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TommyC 03-02-2012 06:34 PM

Floor Heating?
 
We'll be remodeling a bathroom soon. We'll probably do a tile floor and we are thinking that a little floor heating would make that tile floor a lot more comfortable on bare feet. I'm guessing that the only option we should consider is electric - we don't have any other in-floor heat in the house and this is a very small bathroom. Some questions:
Does anyone have experience they would like to share?
Any "gotchas" I should look out for?
If I only care about warming the floor and I don't care whether I get more heat in the room, are there any lower-cost options that might be appropriate?
I'd love some feedback. Thanks! :thumbup:

Daniel Holzman 03-02-2012 07:40 PM

Electric heat works nicely. Do a search on this forum, you will find many posts. I installed mat heating under my kitchen tile, I like it a lot, but no mat radiant system is going to warm your house, so you are not going to save any money by getting a lower power system, most of them are about 10-15 watts per square foot. Installation is a bit of an advanced DIY job, since you have to wire it, then install the tile, but if you are good with wiring and tiling, you can't beat the feeling of a warm floor.

warmsmeallup 03-04-2012 03:46 PM

Look for warranty (10 years minimum) and be sure to get a GFCI Thermostat to control it. Higher watt output, higher running cost. Lower watt output, lower running costs, however, the higher the wattage psf, the faster it will recoup. If you get a lower wattage (8-10 watts psf) it will be on longer to come up to temp. So, bottom line, they will cost the same to do the job you want them to do so you're better off with the higher watt product.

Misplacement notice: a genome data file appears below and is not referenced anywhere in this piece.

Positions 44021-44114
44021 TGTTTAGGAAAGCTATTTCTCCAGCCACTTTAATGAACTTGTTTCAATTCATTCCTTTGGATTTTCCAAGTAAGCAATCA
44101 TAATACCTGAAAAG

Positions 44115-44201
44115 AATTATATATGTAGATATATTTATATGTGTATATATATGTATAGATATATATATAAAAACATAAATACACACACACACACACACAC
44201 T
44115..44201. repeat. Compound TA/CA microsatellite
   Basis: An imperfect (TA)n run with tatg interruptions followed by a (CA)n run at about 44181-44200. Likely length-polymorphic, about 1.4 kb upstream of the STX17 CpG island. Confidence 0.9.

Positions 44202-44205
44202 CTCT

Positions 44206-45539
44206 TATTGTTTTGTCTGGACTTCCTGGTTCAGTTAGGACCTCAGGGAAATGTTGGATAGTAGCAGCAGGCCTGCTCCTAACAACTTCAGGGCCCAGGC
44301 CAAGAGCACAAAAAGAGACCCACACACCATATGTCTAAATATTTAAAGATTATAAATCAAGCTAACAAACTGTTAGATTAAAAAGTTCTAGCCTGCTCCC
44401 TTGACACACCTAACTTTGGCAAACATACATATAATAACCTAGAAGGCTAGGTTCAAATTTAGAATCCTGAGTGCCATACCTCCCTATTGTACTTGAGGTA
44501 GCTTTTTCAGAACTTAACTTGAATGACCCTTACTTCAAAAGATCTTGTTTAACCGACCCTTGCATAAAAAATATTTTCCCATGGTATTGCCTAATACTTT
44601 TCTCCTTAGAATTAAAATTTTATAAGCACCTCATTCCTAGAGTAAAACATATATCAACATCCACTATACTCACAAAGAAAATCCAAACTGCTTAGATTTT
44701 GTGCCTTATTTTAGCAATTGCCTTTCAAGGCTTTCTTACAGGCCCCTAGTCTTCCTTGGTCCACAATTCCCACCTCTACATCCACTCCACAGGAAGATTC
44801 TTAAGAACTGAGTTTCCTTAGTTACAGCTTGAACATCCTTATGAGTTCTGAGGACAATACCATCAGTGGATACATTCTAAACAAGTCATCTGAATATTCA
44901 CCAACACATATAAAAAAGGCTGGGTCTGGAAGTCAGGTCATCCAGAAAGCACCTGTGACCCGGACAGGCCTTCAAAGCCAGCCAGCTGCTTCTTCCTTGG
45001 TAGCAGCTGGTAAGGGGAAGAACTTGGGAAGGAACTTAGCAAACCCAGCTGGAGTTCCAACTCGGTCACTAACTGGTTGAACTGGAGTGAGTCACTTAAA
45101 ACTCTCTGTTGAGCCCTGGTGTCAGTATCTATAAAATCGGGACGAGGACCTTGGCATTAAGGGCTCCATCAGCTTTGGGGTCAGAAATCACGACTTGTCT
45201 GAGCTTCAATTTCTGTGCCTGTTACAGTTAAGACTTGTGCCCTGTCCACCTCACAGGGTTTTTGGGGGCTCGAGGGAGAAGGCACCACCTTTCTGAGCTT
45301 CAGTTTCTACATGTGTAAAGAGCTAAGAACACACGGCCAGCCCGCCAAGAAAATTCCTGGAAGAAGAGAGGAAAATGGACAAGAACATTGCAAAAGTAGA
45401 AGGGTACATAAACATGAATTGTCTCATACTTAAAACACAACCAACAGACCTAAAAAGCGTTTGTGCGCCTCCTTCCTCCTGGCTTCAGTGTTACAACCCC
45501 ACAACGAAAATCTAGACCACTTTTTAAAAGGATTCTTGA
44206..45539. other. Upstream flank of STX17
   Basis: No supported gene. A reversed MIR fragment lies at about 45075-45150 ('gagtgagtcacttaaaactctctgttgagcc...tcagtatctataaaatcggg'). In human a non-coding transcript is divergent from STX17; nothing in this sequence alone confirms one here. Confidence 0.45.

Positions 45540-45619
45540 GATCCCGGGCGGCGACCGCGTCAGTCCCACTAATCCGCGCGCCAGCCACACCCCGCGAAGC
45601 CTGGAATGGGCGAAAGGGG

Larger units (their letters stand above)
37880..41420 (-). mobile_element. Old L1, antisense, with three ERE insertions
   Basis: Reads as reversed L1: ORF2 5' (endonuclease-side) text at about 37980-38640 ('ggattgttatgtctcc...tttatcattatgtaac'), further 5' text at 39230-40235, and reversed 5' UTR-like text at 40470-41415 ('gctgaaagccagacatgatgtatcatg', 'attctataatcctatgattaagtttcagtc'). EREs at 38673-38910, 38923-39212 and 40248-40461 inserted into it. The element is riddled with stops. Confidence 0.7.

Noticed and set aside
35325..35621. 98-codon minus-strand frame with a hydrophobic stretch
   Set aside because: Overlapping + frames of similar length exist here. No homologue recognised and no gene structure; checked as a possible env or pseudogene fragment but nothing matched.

pgc555 03-04-2012 08:17 PM

Tommy,
Do you have a floor heat company chosen yet? I have installed many
brands mat or cable.

Yoyizit 03-04-2012 08:40 PM

Is there any other floor covering for bathrooms that is easy to remove for when your electric heat element opens?
Also, what is the expected lifetime for this kind of heating when installed by an installer of average skill?

pgc555 03-05-2012 07:32 AM

Not sure what you mean by "when heat element opens?"
Floor heat ,once installed in SLU it's done! No moving parts to wear out.
WarmlyYours is a sponsor at the bottom of the page and makes a fine system.

Yoyizit 03-06-2012 10:40 AM

Quote:

Originally Posted by pgc555 (Post 870792)
Not sure what you mean by "when heat element opens?"
Floor heat ,once installed in SLU it's done! No moving parts to wear out.
WarmlyYours is a sponsor at the bottom of the page and makes a fine system.

Actually the parts do move due to thermal expansion and contraction and so eventually fail probably due to metal fatigue.
Maybe some university has published a report on the MTBF for floor heating systems.

pgc555 03-06-2012 05:37 PM

"Actually the parts do move due to thermal expansion and contraction and so eventually fail probably due to metal fatigue."I disagree. Maybe some of the floor heating companies will chime in on this point.

pgc555 03-06-2012 05:40 PM

Quote:

Originally Posted by Yoyizit (Post 871829)
Actually the parts do move due to thermal expansion and contraction and so eventually fail probably due to metal fatigue.
Maybe some university has published a report on the MTBF for floor heating systems.

I disagree. Maybe some of the floor heating companies will chime in on this point.

JetSwet 03-06-2012 06:16 PM